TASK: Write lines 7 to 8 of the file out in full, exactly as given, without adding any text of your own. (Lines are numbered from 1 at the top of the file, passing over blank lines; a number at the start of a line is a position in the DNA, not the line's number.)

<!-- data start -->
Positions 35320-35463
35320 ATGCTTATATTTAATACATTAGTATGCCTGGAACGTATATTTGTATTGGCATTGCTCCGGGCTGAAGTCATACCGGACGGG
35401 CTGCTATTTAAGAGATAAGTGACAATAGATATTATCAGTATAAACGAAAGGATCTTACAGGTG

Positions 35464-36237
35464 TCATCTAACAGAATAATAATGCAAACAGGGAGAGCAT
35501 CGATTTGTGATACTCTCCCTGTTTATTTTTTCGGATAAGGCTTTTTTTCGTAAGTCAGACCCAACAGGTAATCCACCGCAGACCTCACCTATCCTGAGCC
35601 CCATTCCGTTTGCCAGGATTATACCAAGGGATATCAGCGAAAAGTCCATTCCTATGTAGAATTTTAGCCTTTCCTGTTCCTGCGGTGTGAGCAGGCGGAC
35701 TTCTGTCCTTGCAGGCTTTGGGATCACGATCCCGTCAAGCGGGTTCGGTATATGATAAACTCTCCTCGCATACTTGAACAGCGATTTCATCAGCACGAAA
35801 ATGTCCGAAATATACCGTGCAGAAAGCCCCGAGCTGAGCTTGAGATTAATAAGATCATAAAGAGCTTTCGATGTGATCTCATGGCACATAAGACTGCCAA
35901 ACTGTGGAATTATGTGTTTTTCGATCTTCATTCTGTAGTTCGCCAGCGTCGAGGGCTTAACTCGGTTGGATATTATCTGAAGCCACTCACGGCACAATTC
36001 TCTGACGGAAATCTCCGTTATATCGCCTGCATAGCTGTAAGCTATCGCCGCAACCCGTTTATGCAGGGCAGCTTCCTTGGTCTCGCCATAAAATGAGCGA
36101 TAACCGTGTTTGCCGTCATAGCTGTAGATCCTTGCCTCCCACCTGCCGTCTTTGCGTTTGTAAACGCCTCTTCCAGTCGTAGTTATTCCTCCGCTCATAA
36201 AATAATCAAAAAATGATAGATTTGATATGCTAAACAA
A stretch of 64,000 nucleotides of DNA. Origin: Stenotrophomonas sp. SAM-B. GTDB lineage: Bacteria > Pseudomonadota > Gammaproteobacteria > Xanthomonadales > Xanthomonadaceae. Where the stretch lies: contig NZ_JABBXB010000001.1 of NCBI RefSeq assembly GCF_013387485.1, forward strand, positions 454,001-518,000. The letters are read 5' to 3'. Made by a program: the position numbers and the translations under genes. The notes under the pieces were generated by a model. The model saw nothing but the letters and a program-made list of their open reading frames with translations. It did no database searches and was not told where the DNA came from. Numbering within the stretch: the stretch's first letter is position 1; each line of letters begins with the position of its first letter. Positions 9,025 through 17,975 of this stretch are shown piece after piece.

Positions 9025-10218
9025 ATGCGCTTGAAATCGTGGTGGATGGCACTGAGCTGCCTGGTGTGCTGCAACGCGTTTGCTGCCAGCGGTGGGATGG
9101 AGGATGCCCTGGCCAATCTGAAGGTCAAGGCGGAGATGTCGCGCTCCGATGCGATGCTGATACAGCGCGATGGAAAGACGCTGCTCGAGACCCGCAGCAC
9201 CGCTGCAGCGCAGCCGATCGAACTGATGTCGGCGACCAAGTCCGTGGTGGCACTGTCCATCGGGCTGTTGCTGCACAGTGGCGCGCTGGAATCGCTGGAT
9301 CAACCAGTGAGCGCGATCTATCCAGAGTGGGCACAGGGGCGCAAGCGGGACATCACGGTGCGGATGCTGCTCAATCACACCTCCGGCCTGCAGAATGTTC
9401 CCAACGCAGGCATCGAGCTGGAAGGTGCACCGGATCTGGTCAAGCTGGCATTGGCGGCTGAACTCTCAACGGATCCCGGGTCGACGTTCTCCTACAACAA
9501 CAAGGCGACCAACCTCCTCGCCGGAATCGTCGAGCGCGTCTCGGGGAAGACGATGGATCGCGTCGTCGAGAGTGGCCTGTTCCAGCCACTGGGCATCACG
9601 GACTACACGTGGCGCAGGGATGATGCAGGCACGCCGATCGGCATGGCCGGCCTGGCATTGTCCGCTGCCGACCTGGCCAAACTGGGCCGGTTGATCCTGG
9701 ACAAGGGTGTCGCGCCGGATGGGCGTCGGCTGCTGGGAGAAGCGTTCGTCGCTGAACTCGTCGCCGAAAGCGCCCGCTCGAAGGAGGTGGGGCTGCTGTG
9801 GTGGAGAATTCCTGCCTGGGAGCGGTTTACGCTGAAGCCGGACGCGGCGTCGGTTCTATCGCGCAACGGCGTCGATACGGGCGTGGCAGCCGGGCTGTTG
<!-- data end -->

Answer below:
35601 CCATTCCGTTTGCCAGGATTATACCAAGGGATATCAGCGAAAAGTCCATTCCTATGTAGAATTTTAGCCTTTCCTGTTCCTGCGGTGTGAGCAGGCGGAC
35701 TTCTGTCCTTGCAGGCTTTGGGATCACGATCCCGTCAAGCGGGTTCGGTATATGATAAACTCTCCTCGCATACTTGAACAGCGATTTCATCAGCACGAAA